With fears of a double-dip recession growing, Americans are saving more and spending less. Economic uncertainty and stagnant wages are a bad combination for American families.
Image, for just a moment, the following situation:
You complete a very important project for your company, coming in on time and under budget. Your boss is ecstatic and the company’s profits are set to soar. In any economy, especially this one, that is great news. Here’s the catch, though; despite your contribution and your company’s renewed profitability, you are told you are not eligible to share in the financial windfall.
Such a scenario seems unreasonable and unlikely. But for more than 8 million union workers around the country, this is a harsh reality. What could possibly hold back such a stellar employee? The union!
Sounds implausible, doesn’t it? After all, union organizers and their defenders in the political class constantly tell us that unions exist to lift up middle class, blue collar workers. Union contracts do indeed set a floor on wages, meaning workers cannot be paid below a certain amount. But, they also set a ceiling on wages, meaning an individual worker cannot be paid above a certain amount.
Simply put, these union contracts make merit-based pay obsolete.
Unions have actually fought bonuses awarded to their own members. Amazingly, the National Labor Relations Board (NLRB) sided with the unions, not the workers. They claimed the bonuses constituted an illegal “direct dealing” with the workers, which was forbidden under collective bargaining law.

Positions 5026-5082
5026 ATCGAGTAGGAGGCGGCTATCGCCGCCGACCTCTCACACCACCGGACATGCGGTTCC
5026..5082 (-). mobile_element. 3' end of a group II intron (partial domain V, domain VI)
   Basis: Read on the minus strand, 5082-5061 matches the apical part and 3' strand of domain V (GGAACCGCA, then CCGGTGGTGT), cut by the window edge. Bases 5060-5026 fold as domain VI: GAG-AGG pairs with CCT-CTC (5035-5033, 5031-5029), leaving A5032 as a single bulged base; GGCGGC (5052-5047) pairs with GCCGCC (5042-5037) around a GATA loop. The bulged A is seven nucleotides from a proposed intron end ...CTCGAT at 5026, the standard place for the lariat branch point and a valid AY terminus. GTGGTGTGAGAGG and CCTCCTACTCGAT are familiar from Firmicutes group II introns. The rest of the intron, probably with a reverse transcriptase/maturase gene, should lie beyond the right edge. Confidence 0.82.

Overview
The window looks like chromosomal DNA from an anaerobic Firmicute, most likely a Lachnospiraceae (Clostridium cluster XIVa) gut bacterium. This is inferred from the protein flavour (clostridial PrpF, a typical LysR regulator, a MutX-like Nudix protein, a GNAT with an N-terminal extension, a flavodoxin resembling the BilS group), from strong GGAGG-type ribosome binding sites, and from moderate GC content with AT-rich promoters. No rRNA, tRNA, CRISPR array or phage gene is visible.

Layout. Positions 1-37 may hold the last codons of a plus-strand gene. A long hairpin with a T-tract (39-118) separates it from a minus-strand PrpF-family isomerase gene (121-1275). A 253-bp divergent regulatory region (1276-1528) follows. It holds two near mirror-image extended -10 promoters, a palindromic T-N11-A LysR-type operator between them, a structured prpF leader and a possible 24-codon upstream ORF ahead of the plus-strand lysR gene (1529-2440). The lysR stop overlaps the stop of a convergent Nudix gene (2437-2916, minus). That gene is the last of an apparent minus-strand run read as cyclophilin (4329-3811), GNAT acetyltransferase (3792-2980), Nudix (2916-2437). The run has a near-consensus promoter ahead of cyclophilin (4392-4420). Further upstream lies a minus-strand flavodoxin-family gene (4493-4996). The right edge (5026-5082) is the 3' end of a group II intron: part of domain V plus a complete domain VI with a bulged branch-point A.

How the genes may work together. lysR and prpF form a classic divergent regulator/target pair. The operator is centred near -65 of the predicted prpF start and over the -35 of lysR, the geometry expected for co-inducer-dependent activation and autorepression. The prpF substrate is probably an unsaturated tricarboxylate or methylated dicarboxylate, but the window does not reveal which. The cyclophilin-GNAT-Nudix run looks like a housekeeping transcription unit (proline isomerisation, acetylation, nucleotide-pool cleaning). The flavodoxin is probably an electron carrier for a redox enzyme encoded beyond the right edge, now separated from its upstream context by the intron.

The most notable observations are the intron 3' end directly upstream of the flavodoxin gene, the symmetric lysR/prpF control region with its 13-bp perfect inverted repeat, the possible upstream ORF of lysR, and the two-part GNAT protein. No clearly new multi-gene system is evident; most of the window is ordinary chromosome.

Why would unions, which are supposed to fight for their members, oppose merit-based rewards for them? Because it is about the union as a whole, not the individual worker.
The current system creates a perverse dynamic in which union members see the union as their true employer (and wage setter), not the company that actually employs them. As a result, hard workers are held back while less motivated workers are propped up. It runs contrary to the spirit and values that built America.
Fortunately, there is a legislative solution for those 8 million workers who are potentially being held back by their union. The Rewarding Achievement and Incentivizing Successful Employees (RAISE) Act would simply allow employers to pay individual union workers more than the union contract specifies.